Crime

Louisiana men admit smuggling diseased deer to Forrest County ranch

White-tailed deer infected by chronic wasting disease are infectious until their deaths.
White-tailed deer infected by chronic wasting disease are infectious until their deaths. Mississippi Department of Wildlife, Fisheries and Parks

Two Louisiana men have admitted smuggling white-tailed deer to a Forrest County ranch, including deer they knew came from a diseased herd, according to the U.S. Attorney’s Office.

Edward L. Donaldson Jr., 75, and John Jared Oertling, 42, both of Pearl River in St. Tammany Parish, pleaded guilty Tuesday in U.S. District Court in Hattiesburg.

The men brought dozens of deer from Pennsylvania and Indiana to Louisiana holding pens and smuggled them into Mississippi for breeding and the killing of trophy white-tailed buck deer at Turkey Trott Ranch, a court document said.

A herd of captive deer from Pennsylvania had tested positive for chronic wasting disease, considered the greatest threat to deer and elk populations in North America. It’s a neurological disease that ends when infected animals die.

Donaldson and Oertling admitted the smuggling operation ran from February 2010 through November 2012, U.S. Attorney Mike Hurst said in a news release.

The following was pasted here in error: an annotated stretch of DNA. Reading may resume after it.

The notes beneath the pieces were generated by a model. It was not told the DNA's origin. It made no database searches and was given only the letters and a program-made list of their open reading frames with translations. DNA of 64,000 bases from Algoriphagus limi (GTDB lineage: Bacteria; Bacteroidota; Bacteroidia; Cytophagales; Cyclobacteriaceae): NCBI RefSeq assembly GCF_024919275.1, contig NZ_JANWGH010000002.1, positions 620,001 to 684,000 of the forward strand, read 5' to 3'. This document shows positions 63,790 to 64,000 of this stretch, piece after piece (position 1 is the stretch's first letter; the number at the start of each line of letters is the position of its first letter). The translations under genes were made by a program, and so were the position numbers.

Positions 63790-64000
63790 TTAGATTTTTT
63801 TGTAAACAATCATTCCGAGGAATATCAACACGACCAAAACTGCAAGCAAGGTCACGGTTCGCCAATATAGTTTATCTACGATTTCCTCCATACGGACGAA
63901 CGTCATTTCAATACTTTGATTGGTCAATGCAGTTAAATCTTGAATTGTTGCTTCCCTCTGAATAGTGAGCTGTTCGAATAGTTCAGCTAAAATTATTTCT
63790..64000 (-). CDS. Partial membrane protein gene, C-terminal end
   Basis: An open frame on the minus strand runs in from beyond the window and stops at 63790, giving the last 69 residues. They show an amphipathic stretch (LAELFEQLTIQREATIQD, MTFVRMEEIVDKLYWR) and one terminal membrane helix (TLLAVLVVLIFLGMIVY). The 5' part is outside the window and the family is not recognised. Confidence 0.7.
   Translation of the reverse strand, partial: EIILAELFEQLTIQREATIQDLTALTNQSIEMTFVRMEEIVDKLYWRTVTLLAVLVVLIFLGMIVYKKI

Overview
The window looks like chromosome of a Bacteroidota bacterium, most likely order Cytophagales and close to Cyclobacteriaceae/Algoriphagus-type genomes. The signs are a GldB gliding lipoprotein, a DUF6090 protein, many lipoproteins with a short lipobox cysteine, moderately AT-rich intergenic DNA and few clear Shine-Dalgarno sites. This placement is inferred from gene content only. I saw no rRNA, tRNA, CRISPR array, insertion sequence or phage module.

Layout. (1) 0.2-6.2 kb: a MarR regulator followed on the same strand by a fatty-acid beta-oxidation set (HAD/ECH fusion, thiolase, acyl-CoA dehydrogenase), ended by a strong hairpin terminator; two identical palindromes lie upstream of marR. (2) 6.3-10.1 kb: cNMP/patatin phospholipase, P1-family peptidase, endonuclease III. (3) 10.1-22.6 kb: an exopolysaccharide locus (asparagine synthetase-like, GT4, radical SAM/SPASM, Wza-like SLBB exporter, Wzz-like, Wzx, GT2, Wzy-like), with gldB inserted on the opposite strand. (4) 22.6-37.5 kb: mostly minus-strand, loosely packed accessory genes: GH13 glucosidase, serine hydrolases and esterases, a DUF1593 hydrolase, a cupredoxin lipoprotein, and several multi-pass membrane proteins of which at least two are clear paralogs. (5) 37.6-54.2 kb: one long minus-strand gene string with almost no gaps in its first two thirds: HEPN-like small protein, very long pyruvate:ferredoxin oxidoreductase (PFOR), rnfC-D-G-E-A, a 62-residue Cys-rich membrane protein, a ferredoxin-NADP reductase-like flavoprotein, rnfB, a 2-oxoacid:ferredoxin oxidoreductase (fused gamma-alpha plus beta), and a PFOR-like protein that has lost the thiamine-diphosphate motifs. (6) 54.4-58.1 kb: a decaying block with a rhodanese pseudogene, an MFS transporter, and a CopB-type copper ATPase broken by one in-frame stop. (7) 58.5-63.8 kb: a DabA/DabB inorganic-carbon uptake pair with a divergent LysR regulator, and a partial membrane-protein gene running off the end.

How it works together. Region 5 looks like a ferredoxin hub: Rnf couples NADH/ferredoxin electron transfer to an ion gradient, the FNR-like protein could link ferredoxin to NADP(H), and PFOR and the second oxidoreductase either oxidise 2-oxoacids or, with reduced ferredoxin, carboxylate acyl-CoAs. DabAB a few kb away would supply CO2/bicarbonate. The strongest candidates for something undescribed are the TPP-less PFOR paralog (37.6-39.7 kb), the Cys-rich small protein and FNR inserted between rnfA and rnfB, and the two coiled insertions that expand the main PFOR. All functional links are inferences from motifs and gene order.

Federal prosecutors charged the men in September.

They each face up to a year in prison and a $100,000 fine at sentencing hearings on Jan. 17.

Donaldson and Oertling have remained free on unsecured bonds of $10,000 each.

Both pleaded guilty to conspiracy to violate the federal Lacey Act. The act prohibits the taking or importing of wildlife, fish or designated plants in violation of federal or state laws, or both. Mississippi has a state law that mirrors the federal law.

Donaldson had agreed to buy deer and pay for their upkeep and Oertling ordered the deer and scheduled their movement from holding pens to Forrest County, the charging document said.

Oerling learned in November 2012 that the deer that came from Pennsylvania were from an infected herd, and decided to release them into a high-fenced, 1,031-acre enclosure at the ranch.

“The illegal transportation and importation of live animals across state lines can have a potentially devastating impact on the health and safety of our citizens,” U.S. Attorney Mike Hurst said in a news release.

The deer smuggling case is the third prosecuted in South Mississippi sine February 2014.

The possible spread of disease through the illegal commercialization of wildlife is a top priority for law enforcement officers with the U.S. Fish and Wildlife Service, Special Agent in Charge Luis Santiago said in a written statement.

Robin Fitzgerald: 228-896-2307, @robincrimenews

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